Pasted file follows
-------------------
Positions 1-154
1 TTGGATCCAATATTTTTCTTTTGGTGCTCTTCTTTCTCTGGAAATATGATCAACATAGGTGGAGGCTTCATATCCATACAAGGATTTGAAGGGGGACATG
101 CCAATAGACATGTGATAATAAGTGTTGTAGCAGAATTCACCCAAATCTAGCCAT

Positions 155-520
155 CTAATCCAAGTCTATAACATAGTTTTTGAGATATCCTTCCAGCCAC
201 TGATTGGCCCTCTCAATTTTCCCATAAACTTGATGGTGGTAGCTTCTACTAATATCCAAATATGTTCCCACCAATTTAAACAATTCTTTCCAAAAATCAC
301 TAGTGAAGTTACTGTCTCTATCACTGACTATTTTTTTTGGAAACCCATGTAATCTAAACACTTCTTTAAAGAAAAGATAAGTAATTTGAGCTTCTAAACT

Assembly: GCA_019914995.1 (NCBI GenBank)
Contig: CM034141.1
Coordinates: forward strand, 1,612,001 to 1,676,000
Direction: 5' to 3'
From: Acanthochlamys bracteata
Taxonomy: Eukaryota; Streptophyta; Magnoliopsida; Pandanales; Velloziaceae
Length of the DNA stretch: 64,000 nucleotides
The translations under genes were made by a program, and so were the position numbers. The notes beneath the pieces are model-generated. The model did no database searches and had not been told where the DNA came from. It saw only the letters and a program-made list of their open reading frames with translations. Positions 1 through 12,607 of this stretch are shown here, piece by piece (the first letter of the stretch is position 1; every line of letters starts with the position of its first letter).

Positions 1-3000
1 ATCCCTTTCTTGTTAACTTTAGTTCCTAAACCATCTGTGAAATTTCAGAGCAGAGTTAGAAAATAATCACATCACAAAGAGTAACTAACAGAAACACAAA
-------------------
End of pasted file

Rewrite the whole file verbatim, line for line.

Positions 1-154
1 TTGGATCCAATATTTTTCTTTTGGTGCTCTTCTTTCTCTGGAAATATGATCAACATAGGTGGAGGCTTCATATCCATACAAGGATTTGAAGGGGGACATG
101 CCAATAGACATGTGATAATAAGTGTTGTAGCAGAATTCACCCAAATCTAGCCAT

Positions 155-520
155 CTAATCCAAGTCTATAACATAGTTTTTGAGATATCCTTCCAGCCAC
201 TGATTGGCCCTCTCAATTTTCCCATAAACTTGATGGTGGTAGCTTCTACTAATATCCAAATATGTTCCCACCAATTTAAACAATTCTTTCCAAAAATCAC
301 TAGTGAAGTTACTGTCTCTATCACTGACTATTTTTTTTGGAAACCCATGTAATCTAAACACTTCTTTAAAGAAAAGATAAGTAATTTGAGCTTCTAAACT

Assembly: GCA_019914995.1 (NCBI GenBank)
Contig: CM034141.1
Coordinates: forward strand, 1,612,001 to 1,676,000
Direction: 5' to 3'
From: Acanthochlamys bracteata
Taxonomy: Eukaryota; Streptophyta; Magnoliopsida; Pandanales; Velloziaceae
Length of the DNA stretch: 64,000 nucleotides
The translations under genes were made by a program, and so were the position numbers. The notes beneath the pieces are model-generated. The model did no database searches and had not been told where the DNA came from. It saw only the letters and a program-made list of their open reading frames with translations. Positions 1 through 12,607 of this stretch are shown here, piece by piece (the first letter of the stretch is position 1; every line of letters starts with the position of its first letter).

Positions 1-3000
1 ATCCCTTTCTTGTTAACTTTAGTTCCTAAACCATCTGTGAAATTTCAGAGCAGAGTTAGAAAATAATCACATCACAAAGAGTAACTAACAGAAACACAAA